Small Business Owner Retirement: Dealing with an Unexpected Exit
You’ve spent many years building your business from the ground up, working through the highs and lows of entrepreneurship. Now, as you’re nearing retirement age, it’s time to think about what will happen to your business when you’re no longer working. And while you might have been planning your retirement for many years, there may come a time when you need to retire earlier than expected—whether it’s because of health, a sudden downturn in business, or a family emergency. Here’s what to do if you’re facing an unexpected exit.
Evaluate Your Financial Situation
The most important thing to do when facing an unexpected—and potentially early—retirement is to look at your financial situation. First, review the non-retirement funds you have available. Especially if you’re retiring early, you may need to depend on your liquid assets and non-retirement savings accounts to get by until age 65.
How does your current financial situation compare to where you want to be at retirement? What gaps do you need to fill? Will you have access to your retirement savings accounts right away or will you need to supplement your income in other ways? You may consider claiming Social Security earlier than planned, but keep in mind that your payments will be larger if you’re able to delay, even for a few months.
Not only should you consider where you are in terms of savings goals, but also in terms of expenses. Is there debt you still need to pay off? If so, you may consider consolidating or refinancing that debt to ease the financial burden. Do you have a plan for your health needs? If you’re younger than 65 you won’t be eligible for Medicare, so it’s important to research other health plans available to you, especially if your early exit is because of a medical issue.
Once you’ve taken stock of your financial health, you can make informed decisions about what’s next for your retirement and your exit from your small business.
Plan Your Exit
Depending on your age and the size of your company, you may already have an exit plan in place. In that case, take a look at your plan to figure out if it still works for your situation. If you don’t have an exit plan, now is the time to set one.
There are a few options for exiting your business, including:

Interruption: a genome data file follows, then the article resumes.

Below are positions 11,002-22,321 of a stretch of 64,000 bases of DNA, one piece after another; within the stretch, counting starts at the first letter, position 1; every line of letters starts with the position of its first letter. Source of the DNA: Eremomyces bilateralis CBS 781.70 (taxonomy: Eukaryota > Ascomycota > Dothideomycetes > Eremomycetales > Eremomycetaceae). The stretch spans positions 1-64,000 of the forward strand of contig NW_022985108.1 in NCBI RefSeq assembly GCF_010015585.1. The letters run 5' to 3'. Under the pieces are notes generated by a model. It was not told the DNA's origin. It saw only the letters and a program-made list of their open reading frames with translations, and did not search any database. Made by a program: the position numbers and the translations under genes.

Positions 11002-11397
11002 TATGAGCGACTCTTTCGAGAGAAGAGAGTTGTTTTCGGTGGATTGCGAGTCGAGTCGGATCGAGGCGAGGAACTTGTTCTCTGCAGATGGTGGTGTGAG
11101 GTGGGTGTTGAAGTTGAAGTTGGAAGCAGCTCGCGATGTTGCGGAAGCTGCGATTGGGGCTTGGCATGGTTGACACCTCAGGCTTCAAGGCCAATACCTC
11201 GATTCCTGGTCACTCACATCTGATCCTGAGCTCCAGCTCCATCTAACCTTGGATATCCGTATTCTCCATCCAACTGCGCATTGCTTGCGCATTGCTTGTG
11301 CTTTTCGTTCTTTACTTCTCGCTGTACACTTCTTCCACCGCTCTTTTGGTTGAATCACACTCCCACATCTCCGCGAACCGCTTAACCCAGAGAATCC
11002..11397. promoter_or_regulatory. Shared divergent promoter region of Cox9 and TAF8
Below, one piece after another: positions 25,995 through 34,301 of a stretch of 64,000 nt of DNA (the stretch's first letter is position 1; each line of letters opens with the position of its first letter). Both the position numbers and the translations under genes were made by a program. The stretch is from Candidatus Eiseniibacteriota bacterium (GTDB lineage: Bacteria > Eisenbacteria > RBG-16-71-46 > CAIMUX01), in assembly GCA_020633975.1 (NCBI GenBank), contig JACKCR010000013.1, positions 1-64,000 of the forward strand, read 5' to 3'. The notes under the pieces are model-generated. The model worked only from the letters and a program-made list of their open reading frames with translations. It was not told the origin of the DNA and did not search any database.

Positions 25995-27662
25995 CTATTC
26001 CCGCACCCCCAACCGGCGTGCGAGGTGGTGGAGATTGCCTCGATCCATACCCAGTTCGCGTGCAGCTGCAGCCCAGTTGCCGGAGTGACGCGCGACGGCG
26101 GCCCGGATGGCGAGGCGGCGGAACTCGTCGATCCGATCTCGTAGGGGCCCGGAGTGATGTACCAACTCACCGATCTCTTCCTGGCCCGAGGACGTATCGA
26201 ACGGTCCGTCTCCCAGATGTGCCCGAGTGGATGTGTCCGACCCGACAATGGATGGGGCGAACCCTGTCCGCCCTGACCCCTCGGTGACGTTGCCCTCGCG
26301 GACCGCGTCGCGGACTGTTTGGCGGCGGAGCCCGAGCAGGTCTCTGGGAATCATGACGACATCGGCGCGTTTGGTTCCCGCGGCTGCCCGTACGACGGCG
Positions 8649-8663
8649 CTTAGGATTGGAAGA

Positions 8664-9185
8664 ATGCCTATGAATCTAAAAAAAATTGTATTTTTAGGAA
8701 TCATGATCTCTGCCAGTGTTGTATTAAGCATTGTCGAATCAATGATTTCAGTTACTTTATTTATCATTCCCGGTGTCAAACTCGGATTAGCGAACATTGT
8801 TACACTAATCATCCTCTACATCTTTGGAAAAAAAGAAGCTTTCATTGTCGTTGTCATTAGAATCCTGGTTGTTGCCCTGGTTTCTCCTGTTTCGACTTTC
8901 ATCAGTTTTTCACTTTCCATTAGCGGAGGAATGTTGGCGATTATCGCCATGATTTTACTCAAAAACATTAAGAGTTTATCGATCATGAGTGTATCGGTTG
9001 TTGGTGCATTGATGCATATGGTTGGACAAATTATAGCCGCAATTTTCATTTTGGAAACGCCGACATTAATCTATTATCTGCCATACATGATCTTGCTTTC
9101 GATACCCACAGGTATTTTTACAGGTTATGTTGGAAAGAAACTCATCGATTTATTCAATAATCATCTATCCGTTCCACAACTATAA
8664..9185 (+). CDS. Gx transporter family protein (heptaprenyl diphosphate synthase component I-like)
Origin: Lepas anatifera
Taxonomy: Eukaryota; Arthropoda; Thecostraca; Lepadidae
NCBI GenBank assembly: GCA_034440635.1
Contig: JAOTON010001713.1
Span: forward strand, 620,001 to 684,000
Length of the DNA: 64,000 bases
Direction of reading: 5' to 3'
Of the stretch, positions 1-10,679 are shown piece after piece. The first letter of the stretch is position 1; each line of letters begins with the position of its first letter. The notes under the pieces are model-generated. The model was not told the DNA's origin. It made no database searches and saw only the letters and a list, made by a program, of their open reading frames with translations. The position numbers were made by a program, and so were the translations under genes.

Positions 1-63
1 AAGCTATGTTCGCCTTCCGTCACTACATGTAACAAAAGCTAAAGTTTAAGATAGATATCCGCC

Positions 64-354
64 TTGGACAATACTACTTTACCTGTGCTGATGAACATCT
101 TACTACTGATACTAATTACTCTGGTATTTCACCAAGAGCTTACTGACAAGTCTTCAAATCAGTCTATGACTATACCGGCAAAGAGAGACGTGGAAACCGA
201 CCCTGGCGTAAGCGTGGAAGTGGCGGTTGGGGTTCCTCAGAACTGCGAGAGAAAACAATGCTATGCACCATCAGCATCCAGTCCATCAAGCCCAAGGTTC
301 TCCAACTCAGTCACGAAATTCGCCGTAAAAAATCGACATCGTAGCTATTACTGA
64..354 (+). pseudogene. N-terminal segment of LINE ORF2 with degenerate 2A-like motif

- Liquidating the business
- Selling the business to someone you know
- Selling the business to another business
- Selling the business in the open market
It’s essential to consider the state of your business before planning your exit strategy. Each strategy has its pros and cons. Liquidating your business can be the quickest way to exit, especially if you’re dealing with financial strain, but it’s not always the most profitable plan. Alternatively, you may consider selling your business to a family member or close friend who knows the business well for an easy transition—but be aware that selling to someone you know can be complex and has the potential to put a strain on your relationship.
Consult a Trusted Professional
Above all, consulting a financial professional is the best way to handle an unexpected or early retirement from your small business. Financial professionals can help you evaluate your financial situation and your needs moving forward, as well as educate you on all potential exit strategy options and pitfalls. Having a trusted professional in your corner, especially involving a small business transition to family and friends, is a great way to get an outside, objective perspective on your best options for retirement.
Want to discuss your retirement strategy with a professional? Contact our office to schedule a free strategy session with our business planning strategist!
*This content is developed from sources believed to be providing accurate information. The information provided is not written or intended as tax or legal advice and may not be relied on for purposes of avoiding any Federal tax penalties. Individuals are encouraged to seek advice from their own tax or legal counsel. Individuals involved in the estate planning process should work with an estate planning team, including their own personal legal or tax counsel. Neither the information presented nor any opinion expressed constitutes a representation by us of a specific investment or the purchase or sale of any securities. Asset allocation and diversification do not ensure a profit or protect against loss in declining markets. This material was developed and produced by Advisor Websites to provide information on a topic that may be of interest. Copyright 2023 Advisor Websites.